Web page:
Heart of Glass

Everybody’s talking about Google Glass.  (Not in the plural, obviously, as this would mark you out as a real person, which would clearly never do.)

One of the hottest topics of discussion is whether our brains will be able to cope with the distraction of all the new data, that will flow before our eyes, as we go about our daily lives.  It’s an interesting question, but history suggests it’s the wrong one.

Fifty two years ago, an American scientist called Irwin Moon invented his own unusual set of spectacles.  The quirk was that they turned images upside down.  Now, this happens naturally, of course: as light rays pass through the cornea, they are inverted onto the retina, and it’s the brain (the visual cortex, to be exact) which turns them the right way up again.  So by flipping the image before it entered the eye, these glasses effectively fooled the brain into turning it upside down.

Confused?  Well, the interesting thing was that the visual cortex wasn’t – at least not for long.  At first, admittedly, wearers felt nauseous and found it virtually impossible to carry out the simplest tasks.  But after about 8 days of constant usage, their brains adjusted to the problem and simply processed the images without inverting them, leaving everything the right way up again.

So what’s this got to do with Google Glass?  Well to me, it speaks volumes for the human brain’s ability to adapt.  One of the great breakthroughs of modern medicine has been to recognise our most complex organ as a highly malleable entity, which changeseither superficially or even physically – to cope with new stimuli.  This neuroplasticity explains how we’ve coped with an avalanche of new technology in recent years and why we’re no more likely to be fazed by a pair of souped-up glasses than we were by the first space invaders.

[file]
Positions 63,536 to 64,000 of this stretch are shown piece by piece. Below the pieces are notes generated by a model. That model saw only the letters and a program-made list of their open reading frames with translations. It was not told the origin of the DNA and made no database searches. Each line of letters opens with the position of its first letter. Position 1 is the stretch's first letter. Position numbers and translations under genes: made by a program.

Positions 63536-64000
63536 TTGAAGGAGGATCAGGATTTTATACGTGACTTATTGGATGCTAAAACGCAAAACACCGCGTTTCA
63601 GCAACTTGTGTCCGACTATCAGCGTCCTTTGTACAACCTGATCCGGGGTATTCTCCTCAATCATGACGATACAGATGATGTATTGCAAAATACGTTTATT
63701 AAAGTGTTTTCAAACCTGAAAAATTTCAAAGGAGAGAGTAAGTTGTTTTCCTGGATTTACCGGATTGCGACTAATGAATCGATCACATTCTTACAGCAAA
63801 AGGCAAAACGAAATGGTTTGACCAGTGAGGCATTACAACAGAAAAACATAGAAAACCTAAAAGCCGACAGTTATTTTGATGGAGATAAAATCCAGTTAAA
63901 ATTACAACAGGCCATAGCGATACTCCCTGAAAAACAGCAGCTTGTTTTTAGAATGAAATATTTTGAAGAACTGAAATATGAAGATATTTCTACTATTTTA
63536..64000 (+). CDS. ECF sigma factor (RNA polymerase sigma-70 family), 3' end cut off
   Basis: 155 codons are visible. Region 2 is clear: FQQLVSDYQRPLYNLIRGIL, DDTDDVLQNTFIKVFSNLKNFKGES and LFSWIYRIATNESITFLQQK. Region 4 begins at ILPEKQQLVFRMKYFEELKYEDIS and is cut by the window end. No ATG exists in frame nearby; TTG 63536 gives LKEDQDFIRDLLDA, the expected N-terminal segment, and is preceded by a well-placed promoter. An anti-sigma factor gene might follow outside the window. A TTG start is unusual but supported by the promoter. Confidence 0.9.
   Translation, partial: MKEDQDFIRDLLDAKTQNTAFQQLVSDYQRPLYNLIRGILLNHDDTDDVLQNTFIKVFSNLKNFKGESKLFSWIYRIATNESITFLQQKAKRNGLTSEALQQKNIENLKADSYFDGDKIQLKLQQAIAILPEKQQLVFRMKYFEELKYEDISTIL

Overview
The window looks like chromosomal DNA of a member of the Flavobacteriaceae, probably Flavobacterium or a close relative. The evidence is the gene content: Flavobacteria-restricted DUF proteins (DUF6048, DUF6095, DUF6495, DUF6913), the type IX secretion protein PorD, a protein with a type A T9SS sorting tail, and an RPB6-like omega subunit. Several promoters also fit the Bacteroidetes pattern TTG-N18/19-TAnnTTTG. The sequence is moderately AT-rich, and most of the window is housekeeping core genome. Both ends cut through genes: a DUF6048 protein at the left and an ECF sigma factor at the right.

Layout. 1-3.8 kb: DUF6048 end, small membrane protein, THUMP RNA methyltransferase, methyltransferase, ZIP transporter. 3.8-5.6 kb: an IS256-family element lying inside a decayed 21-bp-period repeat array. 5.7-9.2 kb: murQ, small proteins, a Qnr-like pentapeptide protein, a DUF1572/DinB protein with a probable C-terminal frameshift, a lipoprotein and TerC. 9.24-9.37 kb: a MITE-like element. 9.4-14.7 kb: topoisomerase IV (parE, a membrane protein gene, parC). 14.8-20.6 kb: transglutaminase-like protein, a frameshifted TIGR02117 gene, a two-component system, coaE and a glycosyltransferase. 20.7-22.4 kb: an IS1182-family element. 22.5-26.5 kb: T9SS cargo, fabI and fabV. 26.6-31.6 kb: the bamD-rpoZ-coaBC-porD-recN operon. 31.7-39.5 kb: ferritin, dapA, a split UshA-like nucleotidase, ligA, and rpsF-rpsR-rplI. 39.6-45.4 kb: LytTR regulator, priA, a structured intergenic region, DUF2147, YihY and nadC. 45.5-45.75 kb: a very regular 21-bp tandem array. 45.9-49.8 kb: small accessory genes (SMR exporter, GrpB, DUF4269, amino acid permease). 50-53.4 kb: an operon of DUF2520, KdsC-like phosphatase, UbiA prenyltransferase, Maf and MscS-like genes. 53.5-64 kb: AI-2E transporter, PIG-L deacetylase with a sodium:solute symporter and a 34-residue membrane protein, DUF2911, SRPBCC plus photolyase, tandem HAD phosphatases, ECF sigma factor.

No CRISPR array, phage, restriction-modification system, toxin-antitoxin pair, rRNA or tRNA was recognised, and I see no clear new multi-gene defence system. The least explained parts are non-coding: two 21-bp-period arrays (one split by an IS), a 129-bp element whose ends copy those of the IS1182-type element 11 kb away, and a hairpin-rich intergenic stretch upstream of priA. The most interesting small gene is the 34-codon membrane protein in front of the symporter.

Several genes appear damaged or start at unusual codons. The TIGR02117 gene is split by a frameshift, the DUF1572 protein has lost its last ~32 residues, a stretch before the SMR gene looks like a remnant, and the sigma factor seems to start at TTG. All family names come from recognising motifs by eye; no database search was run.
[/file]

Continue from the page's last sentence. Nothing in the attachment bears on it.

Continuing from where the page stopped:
But this still leaves some real issues about how people will feel about devices like Google Glass.  Will wearers feel self-conscious or in control?  Perhaps more importantly, will non-wearers feel under-surveillance or full of envy and aspiration?  Will we all feel liberated by the closer fusion of technology with our bodies – or will we feel shackled by it?

To me, these are the bigger questions which we should be asking ourselves.  For history suggests that our brains will cope just fine with whatever we throw at them: as ever, this battle will be won or lost in our hearts, rather than in our minds.

Campaign Jobs